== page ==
Ear Pain Caused by Otitis Media
Otitis Media is a middle ear infection. More often in occurs in little children, but adults also can be affected. Otitis symptoms include pain that becomes more severe at night.
Before starting to treat otitis media, you should get a diagnosis from your doctor and follow his recommendations. Your doctor might prescribe you antibiotics. As for other medications, ibuprofen and acetaminophen are helpful in managing ear pain as well. It can help your child to sleep better at night because it lowers the feeling of pain in ears.
Analgesic ear drops can be another method for curing ear infection. Ear drops have a local anesthetic, which is similar to lidocaine or bupivacaine.
Ear Pain Caused By Ruptured Ear Drum
A ruptured ear drum also can cause ear pain. The eardrum is a thin membrane that separates the middle ear from the outer ear. There are various causes why you may have a ruptured eardrum: an acoustic injury, a direct injury (when something was inserted in the ear) or barotrauma (because of flying on an airplane or scuba diving).
Your physician will likely discuss with you whether you need any surgical procedure to cure the ruptured ear drum or not. If you do surgery or medical repair of the eardrum (tympanoplasty), you may feel pain after. In case you feel pain after medical repair, oral analgesics can help. You may use both over-the-counter (ibuprofen and acetaminophen) and prescribed pain medications (e.g. opioids).
Ear Pain Caused by Otitis Externa (Swimmer’s ear)
Otitis Externa is an infection of the outer ear when a patient can feel rather severe pain. Other symptoms of swimmer’s ear infection include erythema, peeling skin and itchiness. Generally, this illness requires medical help. To relieve pain, you can apply a heating pad on the sore ear. You can also consider using pain medications – ibuprofen and acetaminophen.
Ear Pain Related to Perichondritis
Perichondrtitis is a painful inflammation of the tissue that surrounds the cartilage of the outer ear. Ear piercing, ear surgery or any other injury of the outer ear can cause Perichondritis. Over-the-counter analgesics can be helpful in managing this type of ear pain. In a severe case when the inflammation became bigger and requires surgery you will likely need prescribed drugs, such as Lortab and Percocet. To reduce swelling and pain you can also apply an ice pack on the ear.
Surgical Ear Pain or Ear Pain Caused by Injury
There are several treatments available for managing ear pain caused by injury or after surgery. Your doctor will recommend you an appropriate medication depending on your condition. Here is the list of possible options:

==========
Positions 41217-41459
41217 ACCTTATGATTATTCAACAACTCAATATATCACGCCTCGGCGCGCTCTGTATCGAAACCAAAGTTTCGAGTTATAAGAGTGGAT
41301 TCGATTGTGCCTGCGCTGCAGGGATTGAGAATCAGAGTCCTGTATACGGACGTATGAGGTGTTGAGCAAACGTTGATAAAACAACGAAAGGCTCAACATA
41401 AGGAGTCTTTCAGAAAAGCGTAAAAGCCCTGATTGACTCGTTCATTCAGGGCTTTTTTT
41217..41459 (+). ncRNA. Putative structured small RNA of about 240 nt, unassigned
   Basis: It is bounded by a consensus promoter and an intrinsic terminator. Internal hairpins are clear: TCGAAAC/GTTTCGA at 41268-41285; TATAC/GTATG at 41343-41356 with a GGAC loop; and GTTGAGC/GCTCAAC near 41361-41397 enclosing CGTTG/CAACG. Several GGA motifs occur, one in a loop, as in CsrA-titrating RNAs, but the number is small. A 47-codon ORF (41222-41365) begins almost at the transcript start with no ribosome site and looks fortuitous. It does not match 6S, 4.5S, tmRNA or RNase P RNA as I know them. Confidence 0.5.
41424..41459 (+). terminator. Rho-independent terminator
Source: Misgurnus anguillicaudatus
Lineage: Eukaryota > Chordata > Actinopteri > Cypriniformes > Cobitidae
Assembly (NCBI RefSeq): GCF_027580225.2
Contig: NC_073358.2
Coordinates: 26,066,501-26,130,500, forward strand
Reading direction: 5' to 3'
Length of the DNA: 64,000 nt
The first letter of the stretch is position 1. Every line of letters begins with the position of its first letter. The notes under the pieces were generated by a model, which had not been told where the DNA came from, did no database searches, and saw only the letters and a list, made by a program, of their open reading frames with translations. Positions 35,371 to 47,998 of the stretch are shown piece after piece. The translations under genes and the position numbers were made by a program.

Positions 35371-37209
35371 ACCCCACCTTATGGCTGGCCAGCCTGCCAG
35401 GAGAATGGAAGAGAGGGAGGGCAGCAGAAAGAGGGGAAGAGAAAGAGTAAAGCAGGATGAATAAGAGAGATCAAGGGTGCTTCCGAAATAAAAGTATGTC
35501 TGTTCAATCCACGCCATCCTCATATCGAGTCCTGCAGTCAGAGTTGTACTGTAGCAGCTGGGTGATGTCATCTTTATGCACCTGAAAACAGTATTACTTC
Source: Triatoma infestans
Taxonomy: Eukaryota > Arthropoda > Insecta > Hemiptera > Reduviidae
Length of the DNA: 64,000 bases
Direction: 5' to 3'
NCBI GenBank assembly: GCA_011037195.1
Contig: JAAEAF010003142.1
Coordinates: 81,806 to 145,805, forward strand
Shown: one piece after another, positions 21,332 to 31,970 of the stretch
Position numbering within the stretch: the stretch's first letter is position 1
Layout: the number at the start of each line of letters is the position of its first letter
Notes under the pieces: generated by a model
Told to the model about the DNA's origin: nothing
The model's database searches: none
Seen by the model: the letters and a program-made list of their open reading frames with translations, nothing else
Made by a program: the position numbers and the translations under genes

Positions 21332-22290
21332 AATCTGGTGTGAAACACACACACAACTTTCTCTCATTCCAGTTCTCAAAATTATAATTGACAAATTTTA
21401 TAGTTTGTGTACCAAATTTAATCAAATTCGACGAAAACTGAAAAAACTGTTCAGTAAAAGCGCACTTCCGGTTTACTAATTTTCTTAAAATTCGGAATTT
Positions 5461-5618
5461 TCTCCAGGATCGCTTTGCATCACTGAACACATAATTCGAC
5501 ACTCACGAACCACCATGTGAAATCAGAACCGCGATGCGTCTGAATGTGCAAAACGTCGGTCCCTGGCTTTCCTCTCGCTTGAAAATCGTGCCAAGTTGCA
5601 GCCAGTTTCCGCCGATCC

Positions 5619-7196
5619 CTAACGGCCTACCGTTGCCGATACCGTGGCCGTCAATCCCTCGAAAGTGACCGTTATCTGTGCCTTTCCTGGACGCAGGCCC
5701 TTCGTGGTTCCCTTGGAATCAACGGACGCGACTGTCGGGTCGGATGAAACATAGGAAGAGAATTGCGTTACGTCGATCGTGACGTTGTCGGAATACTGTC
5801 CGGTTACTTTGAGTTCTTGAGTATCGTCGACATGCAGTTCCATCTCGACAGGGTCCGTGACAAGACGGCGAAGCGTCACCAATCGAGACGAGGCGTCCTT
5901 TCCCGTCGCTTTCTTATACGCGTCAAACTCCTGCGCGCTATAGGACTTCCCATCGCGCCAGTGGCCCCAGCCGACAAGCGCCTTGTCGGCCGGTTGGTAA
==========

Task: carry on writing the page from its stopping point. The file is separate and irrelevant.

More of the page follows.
- Heat and ice packs can be applied directly on the ear and can help to reduce pain and swelling. Be careful when using these options as you can damage a tissue.
- NSAIDs (non-steroidal anti-inflammatories), for example ibuprofen and naproxen are very frequently used pain medications. Usually, they do not cause side effects, such as nausea or vomiting, but in the elderly or on patients with stomach diseases they can cause internal bleeding.
- Ultram (tramadol) is a non-opioid analgesic that can be used to treat different types of pain. Although it is not very common, it still can cause nausea, vomiting, giddiness or prostration in some patients. Tramadol can be a good alternative for patients with an aversion to narcotic pain medication. Even though its exact mechanism is not completely understood, Ultram is thought to affect certain neurotransmitters in the brain that are responsible for the pain perception
- Narcotic pain relievers, e.g. Lortab and Percocet are relatively safe if used properly and are effective in managing pain. Risk of addiction is low when these drugs are taken as directed. Some side effects include nausea, vomiting, increased fatigue, constipation and breathing problems.
Please note that you may feel an ear pain after some surgical procedures, such as the removal of tonsils and adenoids.
Other Methods to Treat Ear Pain
Many patients prefer to use non-pharmacological natural methods instead of taking pills to treat ear pain. These methods include distraction, facial or head massage, hypnosis, acupuncture and a variety of relaxation techniques.
You should talk to your doctor if you consider the use of any of these treatments. This applies particularly to serious illnesses, such as perichondritis, because it can affect the bones in your face. In this case, for example, a facial massage could be even detrimental rather than helpful.